War on illiteracy?

Nicky Morgan claims that she wants to wage a war on illiteracy yet her words do not seem to echo her, or the government’s attitude with truly aiming to reduce the gap between those children that can and those that can’t.

In her statement she claims that by the end of primary school children should be able to ‘read a novel’ and ‘ be able to write a short story with accurate punctuation, spelling and grammar.’ An admirable thing to want to achieve and with an explanation of achievement being through an improvement on teaching in the classroom you’d find few that would disagree. However the thing that seems to be missing from all this is the role of enjoyment in reading.

If we persist with reading in such a taught vein then we are only ever going to continue to damage our weaker readers. Yes teaching reading is vitally important but a love of reading and wanting to read is just as, if not more important. In my previous posts about the how we read (here, here, here , here) you can see that one of the routes of successful reading lies around the conscious decision to want to read. This comes from taking reading outside of a learning environment, showing that reading is much much more than just the ability to decode.

If Nicky Morgan wants children to be able to read a novel she needs to also focus on how we can encourage them to want to read. With there being such a press on teachers’ time but also a need for reading to be promoted outside of the curriculum then who is going to do this? Surely the answer is a school library and a school librarian? Someone whose whole job is around promoting a love of reading. Someone who dedicates their time to do just what is needed.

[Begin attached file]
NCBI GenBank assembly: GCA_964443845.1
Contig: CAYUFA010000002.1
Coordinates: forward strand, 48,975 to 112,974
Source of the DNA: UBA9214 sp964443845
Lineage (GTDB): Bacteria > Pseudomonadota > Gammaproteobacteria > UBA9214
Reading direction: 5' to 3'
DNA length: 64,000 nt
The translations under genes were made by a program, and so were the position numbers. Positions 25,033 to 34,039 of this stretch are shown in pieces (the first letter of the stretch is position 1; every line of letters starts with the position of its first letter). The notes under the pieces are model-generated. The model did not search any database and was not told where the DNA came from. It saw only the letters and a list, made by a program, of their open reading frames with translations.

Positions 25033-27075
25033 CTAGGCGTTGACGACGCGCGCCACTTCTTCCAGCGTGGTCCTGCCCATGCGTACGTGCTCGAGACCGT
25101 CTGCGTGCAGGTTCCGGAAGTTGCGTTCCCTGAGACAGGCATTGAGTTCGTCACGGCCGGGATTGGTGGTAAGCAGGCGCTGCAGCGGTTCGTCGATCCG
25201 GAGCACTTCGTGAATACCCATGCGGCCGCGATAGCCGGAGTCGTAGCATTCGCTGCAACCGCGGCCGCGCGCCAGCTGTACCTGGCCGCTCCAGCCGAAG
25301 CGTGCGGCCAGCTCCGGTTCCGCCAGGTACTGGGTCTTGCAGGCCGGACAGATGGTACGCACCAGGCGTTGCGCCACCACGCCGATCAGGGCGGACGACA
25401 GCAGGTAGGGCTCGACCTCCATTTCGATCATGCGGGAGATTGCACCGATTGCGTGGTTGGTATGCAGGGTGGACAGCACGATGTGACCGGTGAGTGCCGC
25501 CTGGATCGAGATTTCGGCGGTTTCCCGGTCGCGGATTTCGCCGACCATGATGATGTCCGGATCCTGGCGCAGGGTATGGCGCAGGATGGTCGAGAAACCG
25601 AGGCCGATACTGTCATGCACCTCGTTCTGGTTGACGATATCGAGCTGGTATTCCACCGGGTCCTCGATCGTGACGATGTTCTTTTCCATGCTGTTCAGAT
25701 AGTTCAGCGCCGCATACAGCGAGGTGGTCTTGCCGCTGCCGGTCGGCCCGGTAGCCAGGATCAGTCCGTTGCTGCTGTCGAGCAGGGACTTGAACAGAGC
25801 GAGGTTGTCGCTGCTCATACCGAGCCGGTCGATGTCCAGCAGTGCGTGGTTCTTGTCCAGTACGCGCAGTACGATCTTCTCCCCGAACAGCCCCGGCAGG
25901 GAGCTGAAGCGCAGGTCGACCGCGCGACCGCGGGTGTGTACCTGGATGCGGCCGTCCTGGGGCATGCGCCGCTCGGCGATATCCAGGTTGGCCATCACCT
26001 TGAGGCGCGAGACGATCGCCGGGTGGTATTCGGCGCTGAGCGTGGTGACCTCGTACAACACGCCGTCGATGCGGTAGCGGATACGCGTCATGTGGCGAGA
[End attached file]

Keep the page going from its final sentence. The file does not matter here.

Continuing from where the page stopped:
So if this is the case then why does the government insist on cutting funding for libraries? Why do schools fail to recognise the benefit, or even essential nature of a library and a librarian?

If we want to really allow children to leave primary school with these basic skills we need to recognise the role a dedicated reading specialist plays in achieving this and make sure that these are a primary part of the learning and loving stages of reading. A failure to recognise this and do this is only at the cost of our children and their right to a love of reading.


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